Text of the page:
MS: Yes, he was one of those guys who…I think musicians, it’s a very funny business, you know? They know big celebrities better than anybody, because they’re there with them in the plane, on the bus. They see them, they know how they work as well. They’re up there doing what they do with them. And to get through that, because a lot of the time, you’re basically bolstering people who are incredibly insecure when you’re traveling with a big time celebrity. And you get through that in various different ways. Bill Miller had absolutely no ego, and he had one…as you say, this very laconic way of reacting to everything. It was a tragedy. His wife was swept away in this terrible…and he was, too, swept away in this terrible mudslide out in your part of the world, and his daughter. And they found Bill Miller and the daughter clinging to wreckage and trees, and in a very perilous way. And Sinatra had to go around and identify his wife’s body. And people, you know, people have different opinions on Frank Sinatra, and one accepts that. But there are a gazillion biographies that all focus on these murky mob connections and all the rest of it. You could just as easily flip that around and write a lot of biographies just focusing on all the times he did really incredibly generous things to people over the years. And he certainly, and I think you judge these people by how well the people around them speak of them. Bill Miller had his differences with Sinatra. He disagreed with him on songs, and this and that, and all the rest of him. But he stuck with him for fifty years, and most of the core musicians around Sinatra were like that. Bill Miller, by the way, his sort of musical low point, he’s actually the conductor on that hit record of My Way.

HH: Oh, I saw you referenced that, yes.

MS: Which is about the least of his musical accomplishments.

HH: Now the other aspect of this is, it’s an obituary of one of those many people who you never see, but who are indispensible. They’re in the background of a lot of people’s lives. Are there parallels? That’s immediately what I wanted to know is, if you bring up another great performer, whether it’s Bing Crosby or Bob Hope, is there a Bill Miller there? And is it the songwriter? Who are these people?

MS: Well, I think everybody…I think that a lot of the time, if you’re an incredibly successful person, you often find you’re spending your time surrounded by sycophants and third-rate people who want to tell you how great you are. And I think every great artist in any field needs someone who is their kind of off-stage alter ego, that understands what it is they do, and can tell them about it honestly. I mean, for example, with someone like Fred Astaire, who’s a great dancer, his kind of alter ego was a man I doubt, maybe three of your listeners have heard of, and that’s a guy called Hermes Pan, who basically choreographed every memorable Astaire moment in the movies that you’ve ever seen, and basically was, he thought like Astaire, he understood what Astaire wanted to do. When they went to rehearse together in the 1930’s, they’d be doing their numbers, and Astaire would be doing his part, and Hermes Pan would be sort of sitting in for Ginger Rogers, and dancing Ginger’s bit. You know, they thought as one. And I think almost any great performer needs someone like that, that just understands the way they think like that.

HH: It’s the only reason you need, although there are many others, including Robert Kaplan, to subscribe to the Atlantic, are to read these obituaries. Mark, you don’t reference, and I’m curious, what relationship between Bill Miller and Sinatra’s songwriters was there.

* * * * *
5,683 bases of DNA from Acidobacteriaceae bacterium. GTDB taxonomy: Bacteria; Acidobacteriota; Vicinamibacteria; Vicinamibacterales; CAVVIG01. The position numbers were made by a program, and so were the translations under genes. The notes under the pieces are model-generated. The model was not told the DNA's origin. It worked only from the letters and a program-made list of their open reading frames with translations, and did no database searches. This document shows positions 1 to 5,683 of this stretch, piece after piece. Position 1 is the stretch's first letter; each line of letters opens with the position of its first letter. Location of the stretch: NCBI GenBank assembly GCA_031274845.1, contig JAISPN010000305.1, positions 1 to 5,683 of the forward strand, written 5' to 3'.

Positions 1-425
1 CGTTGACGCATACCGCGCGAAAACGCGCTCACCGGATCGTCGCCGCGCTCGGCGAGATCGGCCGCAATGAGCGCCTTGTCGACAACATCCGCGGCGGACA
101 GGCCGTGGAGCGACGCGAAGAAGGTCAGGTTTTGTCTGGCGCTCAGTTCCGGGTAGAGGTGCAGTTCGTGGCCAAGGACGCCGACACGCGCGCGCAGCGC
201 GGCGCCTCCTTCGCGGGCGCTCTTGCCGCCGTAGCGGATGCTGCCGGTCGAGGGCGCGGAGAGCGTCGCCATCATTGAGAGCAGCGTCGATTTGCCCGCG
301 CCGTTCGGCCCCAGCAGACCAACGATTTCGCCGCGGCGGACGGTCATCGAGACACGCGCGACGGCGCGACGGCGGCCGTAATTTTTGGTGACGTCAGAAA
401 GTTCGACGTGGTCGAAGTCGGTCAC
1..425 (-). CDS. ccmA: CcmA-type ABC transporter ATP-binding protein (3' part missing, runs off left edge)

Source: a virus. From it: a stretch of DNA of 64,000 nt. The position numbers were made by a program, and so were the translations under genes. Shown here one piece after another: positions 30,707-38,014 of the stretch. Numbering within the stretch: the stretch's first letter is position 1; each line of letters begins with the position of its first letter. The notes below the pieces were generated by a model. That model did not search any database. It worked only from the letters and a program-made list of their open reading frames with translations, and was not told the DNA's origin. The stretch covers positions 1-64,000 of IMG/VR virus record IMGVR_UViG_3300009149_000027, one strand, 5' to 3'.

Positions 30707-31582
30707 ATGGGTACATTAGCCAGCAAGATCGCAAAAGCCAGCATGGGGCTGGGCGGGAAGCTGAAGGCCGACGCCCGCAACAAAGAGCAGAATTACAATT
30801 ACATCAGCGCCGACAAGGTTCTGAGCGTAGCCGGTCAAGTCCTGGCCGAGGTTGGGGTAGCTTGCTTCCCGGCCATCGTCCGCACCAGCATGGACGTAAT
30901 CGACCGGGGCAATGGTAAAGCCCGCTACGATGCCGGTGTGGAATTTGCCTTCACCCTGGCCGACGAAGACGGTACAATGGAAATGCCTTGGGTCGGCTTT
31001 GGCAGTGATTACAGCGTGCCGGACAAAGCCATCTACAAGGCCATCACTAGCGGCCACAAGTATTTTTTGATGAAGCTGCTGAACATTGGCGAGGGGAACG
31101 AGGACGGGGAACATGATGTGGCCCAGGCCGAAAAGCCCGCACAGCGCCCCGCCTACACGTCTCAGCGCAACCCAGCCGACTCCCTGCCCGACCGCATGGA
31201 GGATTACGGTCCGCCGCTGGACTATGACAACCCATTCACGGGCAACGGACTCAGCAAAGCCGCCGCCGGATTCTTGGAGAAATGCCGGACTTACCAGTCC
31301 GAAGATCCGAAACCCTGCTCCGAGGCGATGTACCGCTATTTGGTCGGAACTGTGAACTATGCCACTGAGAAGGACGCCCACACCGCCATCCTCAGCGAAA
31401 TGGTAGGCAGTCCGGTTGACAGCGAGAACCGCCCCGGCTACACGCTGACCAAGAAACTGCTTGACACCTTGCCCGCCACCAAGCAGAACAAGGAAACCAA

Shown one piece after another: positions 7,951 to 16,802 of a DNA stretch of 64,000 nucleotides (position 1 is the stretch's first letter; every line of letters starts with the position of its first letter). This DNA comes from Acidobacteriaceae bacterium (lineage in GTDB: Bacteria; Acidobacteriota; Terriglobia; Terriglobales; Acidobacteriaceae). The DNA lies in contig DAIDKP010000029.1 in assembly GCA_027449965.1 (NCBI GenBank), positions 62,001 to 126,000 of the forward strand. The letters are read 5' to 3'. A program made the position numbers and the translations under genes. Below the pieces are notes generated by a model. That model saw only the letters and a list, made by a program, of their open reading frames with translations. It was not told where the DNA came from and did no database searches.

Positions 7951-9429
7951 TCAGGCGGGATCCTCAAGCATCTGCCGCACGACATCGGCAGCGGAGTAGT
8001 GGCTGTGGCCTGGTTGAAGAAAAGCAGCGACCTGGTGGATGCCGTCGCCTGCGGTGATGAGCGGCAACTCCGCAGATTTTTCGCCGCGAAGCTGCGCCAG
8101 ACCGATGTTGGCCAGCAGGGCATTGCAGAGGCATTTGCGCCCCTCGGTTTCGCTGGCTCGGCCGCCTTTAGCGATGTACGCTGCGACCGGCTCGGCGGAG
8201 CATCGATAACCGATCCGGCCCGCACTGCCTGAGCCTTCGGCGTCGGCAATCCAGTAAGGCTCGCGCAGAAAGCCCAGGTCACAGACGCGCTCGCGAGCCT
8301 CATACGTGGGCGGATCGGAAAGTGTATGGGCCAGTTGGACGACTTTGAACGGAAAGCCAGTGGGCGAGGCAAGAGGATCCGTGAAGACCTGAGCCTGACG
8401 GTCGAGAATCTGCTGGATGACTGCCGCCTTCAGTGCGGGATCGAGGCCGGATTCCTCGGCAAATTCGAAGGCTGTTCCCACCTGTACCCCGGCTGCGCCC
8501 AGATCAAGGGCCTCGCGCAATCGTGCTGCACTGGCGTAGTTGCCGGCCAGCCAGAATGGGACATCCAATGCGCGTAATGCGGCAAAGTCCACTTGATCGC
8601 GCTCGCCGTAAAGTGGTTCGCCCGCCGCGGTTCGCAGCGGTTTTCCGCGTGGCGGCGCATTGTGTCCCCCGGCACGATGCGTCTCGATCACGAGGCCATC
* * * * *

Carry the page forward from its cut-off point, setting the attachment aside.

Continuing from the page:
MS: Well, I think the…Sinatra understood songs very well. You know, I love the great American songbook. And the one problem I find, and this is true in your part of the world, too, that if you go into like a really…sometimes, you’ll just go into a piano bar late at night, and there’ll be a talented singer doing the song. And everyone reveres, everyone knows Cole Porter and Rogers and Hart, and all these people, that they’re great now. They’re regarded as classics. And so, people are over-reverential to them. One thing they do is they always sing the verses. And often times, the verse to a great song is not terribly good. It was just something they had to have because it was used in a spot in a show or a movie, or whatever. And one thing Bill Miller always did with Sinatra was he ran through all the numbers for him. He basically, when they were talking about what songs they were going to do on an album, Bill Miller would be at that brainstorming session, running through the numbers. And they were very good at deciding we don’t need this verse, it’s just some boring bit of stuff in the beginning, it’s not necessary to the meat of the song, and whatever. They were very…so in that sense, they were sympathetic in what they regarded as great material.

HH: Great. Last quick question, complete off topic, but tangential. Alan Bergman is one of my favorites. Do you much like his work?

MS: Oh, yeah. Alan Bergman, in fact, did a…he and his wife, Marilyn, who I must say, and this is why one should never be exclusively political, because of course, they write all Barbra Streisand’s special material.

HH: Oh, yes. I know.

MS: When she’s slamming Bush and Cheney in song, they’ve generally written that. But Alan and Marilyn wrote a lot of, they got their early start, one of their biggest early hits was writing Nice And Easy for Sinatra. And they also wrote a terrific version of Old McDonald for him, Old McDonald had a farm.

HH: Oh, that’s in this, yup. That’s why…

MS: And on that farm he had a chick, and you can basically pretty much guess how it goes from there.

HH: (laughing) Mark Steyn, we’re out of time. Always a pleasure. We’ll leave you with Sting singing a little Alan Bergman, Windmills Of Your Mind. The obituary in the Atlantic. Thank you, Mark Steyn.

End of interview.